2020 to 2022
Average episode: 10 minutes
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Categories: Monologue (Non-Course)
Podcaster's summary: I will discuss some of the great philosophers and their ideas on ethics and metaphysics. Classcial philosphy is always my starting point; Plato and Aristotle will start things, but I will discuss various Hellenistic schools, and more modern thinker such as Mill , Kany, Nietzsche, and Whitehead.
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|2022-Feb-06 • 8 minutes|
Basic Propositional arguments
Let's have a quick look at arguments with an "if... then" structure.
|2022-Jan-27 • 10 minutes|
Here is a quick look at Syllogisms and how to apply rules to check validity.
|2022-Jan-15 • 11 minutes|
Critcal Thinking: part2
A look at statement types A, E, I, & O with negations.
|2022-Jan-15 • 7 minutes|
Critcial Thinking: An Introduction
Some basic terms and concepts
|2021-Sep-08 • 8 minutes|
Bitzer's Idea of Constraints
Bitzer's Rhetorical Situation involves three ideas: exigence, audience, and constraints. In this episode, I discuss the importance of constraints. Constraints are an essential element of a persuasive appeal. They can make or break a rhetorical audience.
|2021-Sep-06 • 9 minutes|
Bitzer's Rhetorical Theory: Exigence and Audience
Two elements that create a rhetorical situation are exigence and audience. What is a rhetorical exigence & rhetorical audience?
|2021-Sep-05 • 9 minutes|
Bitzer's Rhetorical Situation part one
In 1968 Bitzer offers a revolutionary way of thinking about rhetoric. He points out that we use rhetoric much more often than we might expect, and that Aristotle's three modes of appeal fall short in understanding the rhetorical needs. Bitzer's theory is a Copernican revolution in rhetorcial theory.
|2021-Sep-04 • 8 minutes|
Booth's Rhetorical Stance
Booth's Rhetorical Stance develops Aristotle's rhetorical Triangle idea by stressing the importance of a flexible balance between the modes of appeal. If any mode of appeal is pushed too far and given too much weight, we have a corruption of communication.
|2021-Sep-03 • 4 minutes|
A quick look at Aristotle's Modes of Appeal
Here is a quick summary and review of the Modes of Appeal. These modes are the basic tools we use for persuasion.
|2021-Sep-02 • 11 minutes|
Rhetoric: an introduction
An Introduction to rhetoical theory
|2021-Apr-04 • 8 minutes|
The search for the One
|2021-Apr-04 • 12 minutes|
Lucretius and Epicureanism
A quick look at Epicureanism and the poetry of Lucretius.
|2021-Apr-04 • 10 minutes|
Stoics: the world as one
|2021-Mar-14 • 10 minutes|
Plato's Phaedo: Part Two
Plato's Phaedo: Part Two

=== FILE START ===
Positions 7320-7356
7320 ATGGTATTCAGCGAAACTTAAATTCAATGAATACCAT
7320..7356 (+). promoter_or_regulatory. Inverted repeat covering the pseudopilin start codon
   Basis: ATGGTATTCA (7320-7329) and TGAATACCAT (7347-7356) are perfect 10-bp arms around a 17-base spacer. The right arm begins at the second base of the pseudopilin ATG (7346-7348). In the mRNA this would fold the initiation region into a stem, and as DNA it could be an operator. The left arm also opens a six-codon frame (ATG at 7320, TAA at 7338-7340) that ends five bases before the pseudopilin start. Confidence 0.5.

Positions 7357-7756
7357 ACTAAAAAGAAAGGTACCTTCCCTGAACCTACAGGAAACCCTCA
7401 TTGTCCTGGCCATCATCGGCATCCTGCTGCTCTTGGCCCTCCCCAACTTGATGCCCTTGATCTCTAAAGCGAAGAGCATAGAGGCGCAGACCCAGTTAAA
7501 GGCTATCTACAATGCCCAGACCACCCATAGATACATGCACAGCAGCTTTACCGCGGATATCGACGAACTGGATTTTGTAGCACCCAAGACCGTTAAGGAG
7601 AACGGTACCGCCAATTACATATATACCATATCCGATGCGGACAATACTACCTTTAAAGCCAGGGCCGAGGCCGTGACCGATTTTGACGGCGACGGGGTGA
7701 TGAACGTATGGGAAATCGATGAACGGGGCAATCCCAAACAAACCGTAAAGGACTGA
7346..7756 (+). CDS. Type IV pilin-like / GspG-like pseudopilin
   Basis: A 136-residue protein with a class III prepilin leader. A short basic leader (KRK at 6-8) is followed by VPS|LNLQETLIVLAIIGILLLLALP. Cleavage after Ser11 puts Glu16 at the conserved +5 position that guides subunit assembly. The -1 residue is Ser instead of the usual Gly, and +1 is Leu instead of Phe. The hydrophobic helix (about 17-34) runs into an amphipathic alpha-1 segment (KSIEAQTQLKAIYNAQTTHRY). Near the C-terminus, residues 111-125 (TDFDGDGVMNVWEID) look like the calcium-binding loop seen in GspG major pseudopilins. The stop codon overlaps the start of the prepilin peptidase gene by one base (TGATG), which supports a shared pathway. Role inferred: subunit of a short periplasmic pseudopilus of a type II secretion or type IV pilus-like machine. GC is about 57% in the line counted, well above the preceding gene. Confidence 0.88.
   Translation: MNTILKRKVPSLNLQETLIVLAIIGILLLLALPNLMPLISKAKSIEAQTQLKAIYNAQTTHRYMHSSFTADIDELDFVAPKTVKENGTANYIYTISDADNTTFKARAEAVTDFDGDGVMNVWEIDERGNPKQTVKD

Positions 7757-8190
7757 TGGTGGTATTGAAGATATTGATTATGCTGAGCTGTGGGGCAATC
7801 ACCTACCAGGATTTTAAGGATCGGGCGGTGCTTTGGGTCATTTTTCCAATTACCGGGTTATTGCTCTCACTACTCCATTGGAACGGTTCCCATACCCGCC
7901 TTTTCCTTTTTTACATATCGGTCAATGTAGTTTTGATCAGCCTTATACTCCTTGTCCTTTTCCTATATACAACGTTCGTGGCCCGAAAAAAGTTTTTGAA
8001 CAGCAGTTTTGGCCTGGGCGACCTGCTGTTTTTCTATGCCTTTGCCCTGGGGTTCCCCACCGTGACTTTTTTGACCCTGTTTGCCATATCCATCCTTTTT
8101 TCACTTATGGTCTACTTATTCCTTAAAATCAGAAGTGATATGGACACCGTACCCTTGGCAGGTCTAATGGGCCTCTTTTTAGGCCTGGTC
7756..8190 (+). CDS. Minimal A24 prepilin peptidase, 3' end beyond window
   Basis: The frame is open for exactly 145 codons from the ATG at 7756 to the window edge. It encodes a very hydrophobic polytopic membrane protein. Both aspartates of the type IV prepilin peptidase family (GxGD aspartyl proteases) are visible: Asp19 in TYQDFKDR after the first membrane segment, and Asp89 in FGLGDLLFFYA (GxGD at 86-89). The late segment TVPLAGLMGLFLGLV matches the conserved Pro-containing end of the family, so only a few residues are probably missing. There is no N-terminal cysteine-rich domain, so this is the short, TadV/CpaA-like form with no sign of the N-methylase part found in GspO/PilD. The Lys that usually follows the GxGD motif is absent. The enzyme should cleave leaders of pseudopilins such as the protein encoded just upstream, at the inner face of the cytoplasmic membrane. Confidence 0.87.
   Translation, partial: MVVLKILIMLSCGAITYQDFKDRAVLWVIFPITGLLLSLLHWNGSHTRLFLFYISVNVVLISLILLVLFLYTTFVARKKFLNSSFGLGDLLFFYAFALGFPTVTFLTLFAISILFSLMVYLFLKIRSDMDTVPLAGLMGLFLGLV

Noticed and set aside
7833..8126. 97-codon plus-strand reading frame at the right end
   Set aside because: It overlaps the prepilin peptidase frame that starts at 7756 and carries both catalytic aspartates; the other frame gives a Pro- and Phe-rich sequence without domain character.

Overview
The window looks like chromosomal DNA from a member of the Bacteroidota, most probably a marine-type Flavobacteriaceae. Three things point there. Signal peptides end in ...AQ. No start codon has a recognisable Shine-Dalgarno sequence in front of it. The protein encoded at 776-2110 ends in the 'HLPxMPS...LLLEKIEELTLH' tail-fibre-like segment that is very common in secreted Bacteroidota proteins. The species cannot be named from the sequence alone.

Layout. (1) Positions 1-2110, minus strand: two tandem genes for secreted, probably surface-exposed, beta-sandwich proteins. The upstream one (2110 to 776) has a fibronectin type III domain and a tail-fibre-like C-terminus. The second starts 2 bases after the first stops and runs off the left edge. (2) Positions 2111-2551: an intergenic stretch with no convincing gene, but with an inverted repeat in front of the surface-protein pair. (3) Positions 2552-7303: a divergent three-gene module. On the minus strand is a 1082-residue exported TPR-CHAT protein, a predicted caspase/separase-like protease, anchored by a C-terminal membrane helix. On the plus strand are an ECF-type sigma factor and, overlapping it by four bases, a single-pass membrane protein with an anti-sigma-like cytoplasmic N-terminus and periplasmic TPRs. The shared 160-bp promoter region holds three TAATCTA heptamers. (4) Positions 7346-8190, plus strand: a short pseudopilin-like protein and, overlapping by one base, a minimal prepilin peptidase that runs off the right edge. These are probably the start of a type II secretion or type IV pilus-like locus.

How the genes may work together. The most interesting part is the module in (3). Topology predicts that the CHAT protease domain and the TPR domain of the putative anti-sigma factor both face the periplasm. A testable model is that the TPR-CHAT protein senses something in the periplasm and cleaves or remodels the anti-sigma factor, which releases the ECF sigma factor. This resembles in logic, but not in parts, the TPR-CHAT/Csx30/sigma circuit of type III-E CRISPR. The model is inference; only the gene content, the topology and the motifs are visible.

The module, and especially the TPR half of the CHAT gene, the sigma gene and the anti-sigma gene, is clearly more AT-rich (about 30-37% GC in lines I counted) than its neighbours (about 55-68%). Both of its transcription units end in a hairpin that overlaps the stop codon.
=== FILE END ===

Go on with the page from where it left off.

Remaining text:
|2021-Mar-12 • 17 minutes|
Plato's Phaedo: Part One
Plato's Phaedo: Part One
|2021-Mar-05 • 10 minutes|
|2021-Feb-24 • 9 minutes|
Plato: a basic introduction
A baisc introduction to Plato and his writing.
|2021-Feb-19 • 17 minutes|
The Socratic background
|2021-Jan-27 • 13 minutes|
Arsitotle on the Soul (De Anima)
The sould as our substance
|2021-Jan-25 • 9 minutes|
Substance in Aristotle's Meatphysics VII
Substance in Aristotle's Metaphysics VII
|2021-Jan-14 • 11 minutes|
Aristotle: Accounting for change in the world
Aristotle on Change (the four causes)
|2020-Dec-15 • 10 minutes|
Kant's Groundwork on a Metaphysics of Morals: Section 2
Kant argues in Section 2, that other moral theories have missed the mark. Utilitarianism, for example, considers a result as the goal of the imperative command. For Kant, this goal for the action means that the command is hypothetical, and therefore not absolute. Our moral imperatives such as "Do not murder" are intended to be absolute and binding. In other words, moral commands are Categorical. We as rational agents become free moral agents when we guide our will through reason shaped by the Categorical ...
|2020-Dec-07 • 14 minutes|
Kant's Groundwork on Morals, Part one
Kant's Groundwork on Morals, part one
|2020-Dec-02 • 8 minutes|
The background to Kant's Ethics
Kant's reaction to the ethical theories of Hume and others.
|2020-Nov-16 • 5 minutes|
A quick note on ethical relativism
|2020-Nov-05 • 11 minutes|
Mill's Eudaimonistic Utilitarianism
Bentham's Hedonic Utilitarianism was challenged for being a pig's philosophy. A person, it was suggested, who wallowed in pleasures would be happier than a dissatisfied Socrates. John Stuart Mill tries to save Utilitarianism with an appeal to seek higher pleasures, instead of simple physical pleasures.
|2020-Oct-25 • 9 minutes|
Bentham's Hedonic Calculus
Bentham explains why we need to consider the consequences of our actions, and offers a tool for making dicisions. The estimation of pleasures and pains is called Hedonic calculus.He outlines 7 features, such as intensity, duration, and extent, which can affect the calculations.
|2020-Oct-19 • 16 minutes|
Bentham and Utilitarianism
18th C. Britain had a very brutal and unjust legal code. Bentham thought that the people who created laws and punishments needed to be guided by a rational principle, not by personal whims or biases. He proposed that we consider the utility of the laws and punishments for creating the greatest happiness and least pain for the community and its members. The principle of Utilitarianism should be the basis of our ethical, moral, and legal systems.
|2020-Oct-12 • 13 minutes|
An Introduction to Ethics
Episode One: Here is a quick view of the topics that will be covered in this course of lectures. I will touch on three major approaches to ethics: Utilitarianism, Deontologicalism, and Virtue Ethics.
|2020-Sep-25 • 2 minutes|
Welcome to Philosophy
Weelcome of philosophy